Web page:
Redefining the “N” Word

People give words power, so let’s take back control!

Whether permed or natural, if you are a black woman, you have likely heard someone use the N word in a negative way to bring shame onto another person. In fact, you may have even used it yourself in a way of disgust. Well, I am here today to proclaim that we, the natural hair community and beyond, are going to reclaim and redefine how we view the word nappy.

Before I discuss where nappy has led us today and what we are going to do to change that, let’s first take a ride on the nappy history express. In the turbulent times of slavery and decades to follow, having distinctly black features like tightly coiled hair and dark, dark skin was like walking around with a scarlet letter. Sure, if you were lighter skinned with a slimmer nose and perfectly pressed tresses, people could probably still tell you were black maybe, but at least you weren’t as black. At least you were more tolerable to look at than the dark skinned, nappy headed folk. This mentality, along with many, many others, has stuck with the black community through the Civil Rights Movement, blacks having the right to vote, and even through today with having a black President. Maintaining straight, limp, overly pressed hair was a part of the black survival skills during a time where being nappy and proud could leave you jobless and hopeless. With that being said, if a person called you out as having nappy hair, it was equivalent to them ripping off your mask in front of a crowd of white folks, exposing your true blackness for what it was. Like saying:

“See, she’s not like y’all. See that dark skin and nappy hair? She isn’t one of y’all at all. She is just as black as they come”.

While being black has become more of a source of pride these days, being nappy, well– that is another story. A black woman can be alright having dark skin, or a wide nose or large butt. But, if you dare say to her that her hair is nappy, even if it’s natural (because being natural automatically makes you enlightened, right?), she will quickly correct you and say her hair is curly, or coily, or even kinky, or another term that is easier for everyone to swallow. Women with permed hair will likely try to claw your eyes out and demand that you correct yourself because it is clear that their hair is far from nappy, chile!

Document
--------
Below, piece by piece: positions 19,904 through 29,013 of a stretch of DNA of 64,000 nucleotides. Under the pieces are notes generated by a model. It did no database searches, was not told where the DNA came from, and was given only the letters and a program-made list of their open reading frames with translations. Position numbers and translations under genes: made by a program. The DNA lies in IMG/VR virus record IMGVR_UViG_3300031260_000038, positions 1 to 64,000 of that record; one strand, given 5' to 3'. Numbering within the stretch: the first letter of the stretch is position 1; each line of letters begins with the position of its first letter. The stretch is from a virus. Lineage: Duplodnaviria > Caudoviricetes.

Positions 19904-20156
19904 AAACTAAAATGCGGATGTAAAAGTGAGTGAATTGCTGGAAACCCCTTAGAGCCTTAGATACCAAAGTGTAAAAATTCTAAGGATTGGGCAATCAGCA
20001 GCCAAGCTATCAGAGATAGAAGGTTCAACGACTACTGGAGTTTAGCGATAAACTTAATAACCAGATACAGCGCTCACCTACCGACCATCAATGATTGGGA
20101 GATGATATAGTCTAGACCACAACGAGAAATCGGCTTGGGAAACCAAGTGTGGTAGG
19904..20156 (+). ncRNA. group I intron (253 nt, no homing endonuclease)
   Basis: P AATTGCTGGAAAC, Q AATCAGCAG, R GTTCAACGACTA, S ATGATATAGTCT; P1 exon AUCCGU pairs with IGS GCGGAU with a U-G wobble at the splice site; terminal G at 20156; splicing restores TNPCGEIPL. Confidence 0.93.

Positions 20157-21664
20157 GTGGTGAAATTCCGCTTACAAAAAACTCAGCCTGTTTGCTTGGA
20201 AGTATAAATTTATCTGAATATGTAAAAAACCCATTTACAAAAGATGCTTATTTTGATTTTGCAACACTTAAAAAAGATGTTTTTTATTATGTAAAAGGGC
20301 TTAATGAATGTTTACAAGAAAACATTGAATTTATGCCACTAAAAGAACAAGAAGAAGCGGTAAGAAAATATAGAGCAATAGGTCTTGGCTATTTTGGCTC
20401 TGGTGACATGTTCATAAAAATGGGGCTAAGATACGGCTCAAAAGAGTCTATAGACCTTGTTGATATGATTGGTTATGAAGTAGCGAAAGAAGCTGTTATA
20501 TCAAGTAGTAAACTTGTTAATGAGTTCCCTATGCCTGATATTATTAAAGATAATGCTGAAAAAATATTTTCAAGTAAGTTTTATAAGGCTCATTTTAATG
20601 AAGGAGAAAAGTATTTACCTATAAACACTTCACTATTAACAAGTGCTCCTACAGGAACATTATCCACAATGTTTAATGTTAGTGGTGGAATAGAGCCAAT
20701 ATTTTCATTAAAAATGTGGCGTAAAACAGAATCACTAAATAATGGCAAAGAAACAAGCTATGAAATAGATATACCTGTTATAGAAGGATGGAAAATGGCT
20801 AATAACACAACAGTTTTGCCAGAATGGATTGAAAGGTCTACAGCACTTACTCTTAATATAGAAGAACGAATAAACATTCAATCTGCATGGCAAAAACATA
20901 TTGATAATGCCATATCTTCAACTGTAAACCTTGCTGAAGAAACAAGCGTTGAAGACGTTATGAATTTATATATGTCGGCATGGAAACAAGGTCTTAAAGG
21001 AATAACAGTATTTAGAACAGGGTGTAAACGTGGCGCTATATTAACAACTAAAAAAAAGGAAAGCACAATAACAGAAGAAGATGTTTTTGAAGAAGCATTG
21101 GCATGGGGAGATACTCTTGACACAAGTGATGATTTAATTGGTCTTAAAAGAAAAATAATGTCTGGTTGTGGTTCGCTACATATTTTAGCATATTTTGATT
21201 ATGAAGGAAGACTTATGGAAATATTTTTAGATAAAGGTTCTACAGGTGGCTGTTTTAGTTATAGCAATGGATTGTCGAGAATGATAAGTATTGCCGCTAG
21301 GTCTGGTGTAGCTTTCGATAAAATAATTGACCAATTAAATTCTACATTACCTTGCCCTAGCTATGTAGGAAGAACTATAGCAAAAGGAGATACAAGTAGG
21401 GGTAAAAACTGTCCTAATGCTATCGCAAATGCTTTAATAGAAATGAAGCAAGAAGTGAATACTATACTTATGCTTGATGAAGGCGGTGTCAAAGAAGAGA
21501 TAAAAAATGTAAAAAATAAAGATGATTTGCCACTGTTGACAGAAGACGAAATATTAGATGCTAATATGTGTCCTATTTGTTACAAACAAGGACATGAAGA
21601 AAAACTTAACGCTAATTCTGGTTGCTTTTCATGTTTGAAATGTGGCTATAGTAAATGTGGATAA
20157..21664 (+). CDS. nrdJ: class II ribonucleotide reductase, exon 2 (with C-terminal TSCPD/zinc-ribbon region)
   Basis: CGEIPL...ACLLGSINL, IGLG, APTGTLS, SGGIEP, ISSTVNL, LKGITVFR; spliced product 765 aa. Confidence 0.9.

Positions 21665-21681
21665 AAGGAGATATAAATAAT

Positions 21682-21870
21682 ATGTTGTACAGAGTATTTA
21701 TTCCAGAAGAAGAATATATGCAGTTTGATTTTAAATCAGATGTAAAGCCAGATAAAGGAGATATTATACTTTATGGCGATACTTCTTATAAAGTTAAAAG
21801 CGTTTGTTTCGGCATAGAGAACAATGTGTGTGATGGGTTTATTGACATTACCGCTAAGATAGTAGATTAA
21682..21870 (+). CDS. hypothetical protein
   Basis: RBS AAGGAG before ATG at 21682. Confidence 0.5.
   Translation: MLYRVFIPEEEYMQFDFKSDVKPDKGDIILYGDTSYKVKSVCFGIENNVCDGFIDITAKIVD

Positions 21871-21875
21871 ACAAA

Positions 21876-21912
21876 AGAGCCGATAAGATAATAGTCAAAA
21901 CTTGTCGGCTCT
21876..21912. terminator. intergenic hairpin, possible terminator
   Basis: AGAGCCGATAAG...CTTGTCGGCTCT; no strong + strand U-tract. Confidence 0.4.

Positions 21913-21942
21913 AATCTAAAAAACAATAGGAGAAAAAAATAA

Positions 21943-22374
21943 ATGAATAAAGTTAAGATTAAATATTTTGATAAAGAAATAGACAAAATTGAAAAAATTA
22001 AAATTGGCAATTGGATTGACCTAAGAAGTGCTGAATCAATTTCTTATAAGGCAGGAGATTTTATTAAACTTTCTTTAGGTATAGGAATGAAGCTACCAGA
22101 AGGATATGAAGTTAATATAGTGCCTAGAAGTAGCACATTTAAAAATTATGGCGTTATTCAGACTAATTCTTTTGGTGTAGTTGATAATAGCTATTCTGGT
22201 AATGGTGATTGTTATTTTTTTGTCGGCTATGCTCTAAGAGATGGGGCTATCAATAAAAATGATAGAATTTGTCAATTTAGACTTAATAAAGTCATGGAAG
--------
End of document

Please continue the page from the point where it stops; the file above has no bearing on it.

People give words power. If we, the black community, take our word back and turn it back into a positive and stop letting others have more ammunition against us to degrade us and make us feel lesser, then we will have the power. We will be able to say no, this is my word and you will not use my word to hurt me anymore.

So, how do we change this? Firstly, we need to create a base level of understanding within ourselves of what nappy really means. Nappy is tightly coiled hair. If you are natural, it is likely that your hair is nappy. If you have a perm, your hair in its natural state is nappy (I know, right). Nappy is a type of hair texture along side straight, wavy, curly, and so on. Next, let’s use the word nappy all the damn time! When you are taking a selfie, write: Naturally Nappy, My hair is nappy, Nappy all day, or whatever feels right to you. Describe your hair as nappy with a sense of pride in your tone, a hop in your step. Do it so casually that the person you’re talking to will feel comfortable enough to agree like “Well, nappy looks good on you girl!”. Thirdly, do not chastise other people, yes even those outside of your race, that use the word nappy in a positive way. It will never be redefined if everyone is not allowed to freely use the word as it should be used. Now, if they use it negatively, turn it around. If they say “Well you are a nappy headed—“, reply with “I don’t know about the last part but, you were right about the nappy [hair flip]“. Lastly, go to the nearest mirror and look at yourself square in the eye and be thankful that we live in a time where the cost of having nappy hair, full lips, and dark skin doesn’t have to be paid with our lives, hopes, and dreams.

Join the #redefiningnappy conversation on Twitter anytime and tell the world how you are redefining your nappy!

2 thoughts on “Redefining the “N” Word

  1. Reblogged this on Naturally Curly Me.


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